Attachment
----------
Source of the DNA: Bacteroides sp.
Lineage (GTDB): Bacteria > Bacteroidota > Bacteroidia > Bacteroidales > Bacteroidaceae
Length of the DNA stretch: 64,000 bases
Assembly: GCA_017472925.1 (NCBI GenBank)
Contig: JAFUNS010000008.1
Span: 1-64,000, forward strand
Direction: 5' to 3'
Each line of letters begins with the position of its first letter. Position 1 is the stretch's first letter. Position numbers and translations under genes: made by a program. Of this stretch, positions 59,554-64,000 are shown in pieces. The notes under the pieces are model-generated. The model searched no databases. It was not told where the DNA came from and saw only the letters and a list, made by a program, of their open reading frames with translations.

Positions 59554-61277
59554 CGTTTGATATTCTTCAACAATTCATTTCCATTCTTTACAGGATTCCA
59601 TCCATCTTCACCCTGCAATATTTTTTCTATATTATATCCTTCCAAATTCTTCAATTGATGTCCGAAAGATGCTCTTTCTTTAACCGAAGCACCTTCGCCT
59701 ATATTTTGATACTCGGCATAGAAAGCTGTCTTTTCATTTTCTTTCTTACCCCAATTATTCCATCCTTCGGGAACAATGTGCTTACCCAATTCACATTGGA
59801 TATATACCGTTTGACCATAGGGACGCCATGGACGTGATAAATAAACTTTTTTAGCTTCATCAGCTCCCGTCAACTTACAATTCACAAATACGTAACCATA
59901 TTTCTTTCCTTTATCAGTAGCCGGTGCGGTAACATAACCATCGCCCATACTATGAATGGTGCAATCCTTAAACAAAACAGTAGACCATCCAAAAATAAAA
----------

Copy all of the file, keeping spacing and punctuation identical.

Source of the DNA: Bacteroides sp.
Lineage (GTDB): Bacteria > Bacteroidota > Bacteroidia > Bacteroidales > Bacteroidaceae
Length of the DNA stretch: 64,000 bases
Assembly: GCA_017472925.1 (NCBI GenBank)
Contig: JAFUNS010000008.1
Span: 1-64,000, forward strand
Direction: 5' to 3'
Each line of letters begins with the position of its first letter. Position 1 is the stretch's first letter. Position numbers and translations under genes: made by a program. Of this stretch, positions 59,554-64,000 are shown in pieces. The notes under the pieces are model-generated. The model searched no databases. It was not told where the DNA came from and saw only the letters and a list, made by a program, of their open reading frames with translations.

Positions 59554-61277
59554 CGTTTGATATTCTTCAACAATTCATTTCCATTCTTTACAGGATTCCA
59601 TCCATCTTCACCCTGCAATATTTTTTCTATATTATATCCTTCCAAATTCTTCAATTGATGTCCGAAAGATGCTCTTTCTTTAACCGAAGCACCTTCGCCT
59701 ATATTTTGATACTCGGCATAGAAAGCTGTCTTTTCATTTTCTTTCTTACCCCAATTATTCCATCCTTCGGGAACAATGTGCTTACCCAATTCACATTGGA
59801 TATATACCGTTTGACCATAGGGACGCCATGGACGTGATAAATAAACTTTTTTAGCTTCATCAGCTCCCGTCAACTTACAATTCACAAATACGTAACCATA
59901 TTTCTTTCCTTTATCAGTAGCCGGTGCGGTAACATAACCATCGCCCATACTATGAATGGTGCAATCCTTAAACAAAACAGTAGACCATCCAAAAATAAAA